Building codes vary greatly depending on where you live. Any roofing project you
undertake must comply with building codes applicable to your jurisdiction.
Before you begin any roofing project, it is vitally important to obtain the applicable building code.
Recycling And Waste Disposal
The most important step to preparing your roof for recycling is to pre-sort materials
as they come off the roof. Shingles, felt or other asphaltic underlayment, and nails
are what get recycled. The goal is to get these materials into a separate pile or
container. Doing this pre-sorting can even save you money, because you’re making
it easier for the recycler.
Wood, metal, and other mixed jobsite debris should be kept separate. Many recyclers
will allow you to place these materials on top of the load—maybe with a tarp separating
the two layers—but it must be easy for the recycler to separate the materials, otherwise
the load will not be recycled. Check with your recycler first.
You can find a recycler near you at
www.shinglerecycling.org. Or, many transfer stations have recycling
arrangements. Be sure to call in advance to see if there are any special requirements.
If you decide to have a professional install your roof, use the GAF Contractor Locator and look for the Certified Green
Roofer designation—these are professional roofing contractors that have undertaken
a number of sustainable business practices, including shingle recycling.
When looking for a new roof, rest assured you’ve come to the right place. Not only
because most GAF shingles now offer a Lifetime Ltd. Warranty for peace of mind,
but because you’re almost certain to find the right combination of style and color
to suit your taste.
GAF has made it easy for you to determine the materials you need for your new roof.
Our Roof Wizard walks you through four simple steps: selecting your shingle style,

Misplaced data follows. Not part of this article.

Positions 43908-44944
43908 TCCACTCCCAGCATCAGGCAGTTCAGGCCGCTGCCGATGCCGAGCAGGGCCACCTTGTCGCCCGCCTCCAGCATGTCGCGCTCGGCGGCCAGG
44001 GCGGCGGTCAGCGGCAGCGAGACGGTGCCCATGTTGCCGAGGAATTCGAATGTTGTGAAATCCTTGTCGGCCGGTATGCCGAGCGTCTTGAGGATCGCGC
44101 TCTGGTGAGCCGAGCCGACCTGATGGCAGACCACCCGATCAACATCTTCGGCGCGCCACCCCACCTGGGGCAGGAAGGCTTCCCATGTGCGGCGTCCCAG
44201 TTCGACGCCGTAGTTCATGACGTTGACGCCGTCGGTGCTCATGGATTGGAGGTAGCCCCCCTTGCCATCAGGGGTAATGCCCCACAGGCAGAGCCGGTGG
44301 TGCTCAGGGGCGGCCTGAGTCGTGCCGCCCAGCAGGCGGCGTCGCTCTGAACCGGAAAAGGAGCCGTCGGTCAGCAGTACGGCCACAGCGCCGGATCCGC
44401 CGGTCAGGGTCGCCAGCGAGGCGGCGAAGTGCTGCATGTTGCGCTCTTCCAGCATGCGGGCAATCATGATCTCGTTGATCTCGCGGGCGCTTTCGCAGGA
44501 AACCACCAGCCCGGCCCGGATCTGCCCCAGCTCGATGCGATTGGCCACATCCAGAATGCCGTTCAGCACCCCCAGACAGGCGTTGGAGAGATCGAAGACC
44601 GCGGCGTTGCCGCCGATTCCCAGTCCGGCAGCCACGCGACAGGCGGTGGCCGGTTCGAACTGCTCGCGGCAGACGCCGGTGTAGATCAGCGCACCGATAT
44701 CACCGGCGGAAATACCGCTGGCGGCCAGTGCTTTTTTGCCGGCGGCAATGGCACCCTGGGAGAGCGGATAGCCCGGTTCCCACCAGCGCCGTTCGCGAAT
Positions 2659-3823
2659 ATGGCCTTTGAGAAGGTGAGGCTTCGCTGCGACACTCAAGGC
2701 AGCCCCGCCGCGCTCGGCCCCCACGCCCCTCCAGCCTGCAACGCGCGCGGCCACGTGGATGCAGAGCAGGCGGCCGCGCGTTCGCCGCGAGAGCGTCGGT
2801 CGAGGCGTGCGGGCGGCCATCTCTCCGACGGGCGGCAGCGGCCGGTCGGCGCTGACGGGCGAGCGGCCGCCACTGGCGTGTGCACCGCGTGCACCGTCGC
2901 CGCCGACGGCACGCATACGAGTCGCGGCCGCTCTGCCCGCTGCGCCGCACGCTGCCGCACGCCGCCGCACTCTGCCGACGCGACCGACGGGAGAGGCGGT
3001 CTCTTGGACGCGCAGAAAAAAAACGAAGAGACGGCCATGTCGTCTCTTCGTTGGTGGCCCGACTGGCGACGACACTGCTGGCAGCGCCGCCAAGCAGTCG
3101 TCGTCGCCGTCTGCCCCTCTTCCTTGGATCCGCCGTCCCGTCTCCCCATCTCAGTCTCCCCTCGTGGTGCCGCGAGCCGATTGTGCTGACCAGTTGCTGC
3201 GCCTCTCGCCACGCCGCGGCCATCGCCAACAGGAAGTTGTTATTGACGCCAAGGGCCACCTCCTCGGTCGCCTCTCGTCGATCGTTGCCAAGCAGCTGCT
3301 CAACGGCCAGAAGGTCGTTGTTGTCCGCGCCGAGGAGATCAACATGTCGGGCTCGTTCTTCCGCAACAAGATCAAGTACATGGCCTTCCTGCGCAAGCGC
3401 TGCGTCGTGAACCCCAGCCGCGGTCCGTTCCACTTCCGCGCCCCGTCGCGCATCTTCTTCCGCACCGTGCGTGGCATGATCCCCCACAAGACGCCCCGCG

your shingle color, your warranty coverage level, and your roof accessories.
Important Note: GAF’s best warranties—including those that cover
the quality of the installer—are only available when a roof is installed by a GAF
factory-certified contractor. Find one here.
Estimating How Much Material You Will Need
To estimate the amount of material you need for your roof, you must first calculate
your roof's pitch (slope). The pitch is the rise over the run. A tool called an
inclinometer should be placed on the top ridge of the house and will allow you to
record the measurement of the slope. Then you must determine the total square footage.
Measure all sections of your roof, including the hips, valleys, ridges, eaves, rakes,
and any overhangs.
Once you have all your measurements, use them to calculate the total square footage.
Be sure to take the measurement you got from the inclinometer and use a roof pitch
factor chart to figure out how much you will need to add to the total square footage.
Then, divide that number by 100 to get how many squares (10' x 10') of roofing material
you’ll require for your roofing job. You can find numerous roof calculators and
measuring guides online to assist you in this process. Remember to estimate the
amount of tear-off debris you will need to handle as well at this time.
Estimating Roof Ventilation Requirements
Deciding on the proper vent and the amount of ventilation needed is critical. Always
consult your local building code for balanced attic ventilation requirements in
For projects on a budget, GAF’s Three-Tab Shingles will give you basic, affordable protection
for your home.
The #1-selling shingles in North America, Timberline® Lifetime Shingles offer the very
best combination of performance and value that you can get for your home.
Lifetime Designer Shingles are our top-of-the-line asphalt shingles. Offered
in a wide array of styles and colors, these shingles come in two categories to choose
from depending on your budget: the Ultra-Premium Collection and the Value Collection.
Tearoff Or Overlay?
You should tear off old roofing to repair or replace rotted or deteriorated decking
and framing; to replace bad flashing; to install proper soffit ventilation; to install
leak barriers; to seal critical leak areas such as valleys, dormers, skylights,
chimneys, roof slope transition areas, ice dam areas, and wind-driven rain entry
points; and to comply with building codes.
Many top contractors feel that you should remove old roofing on every project, but
it is acceptable to overlay when the existing roof is lying flat, when flashing
and roof deck protection are still performing, if there have been no previous leak
problems, and if ventilation at the soffit is acceptable or attainable without tearing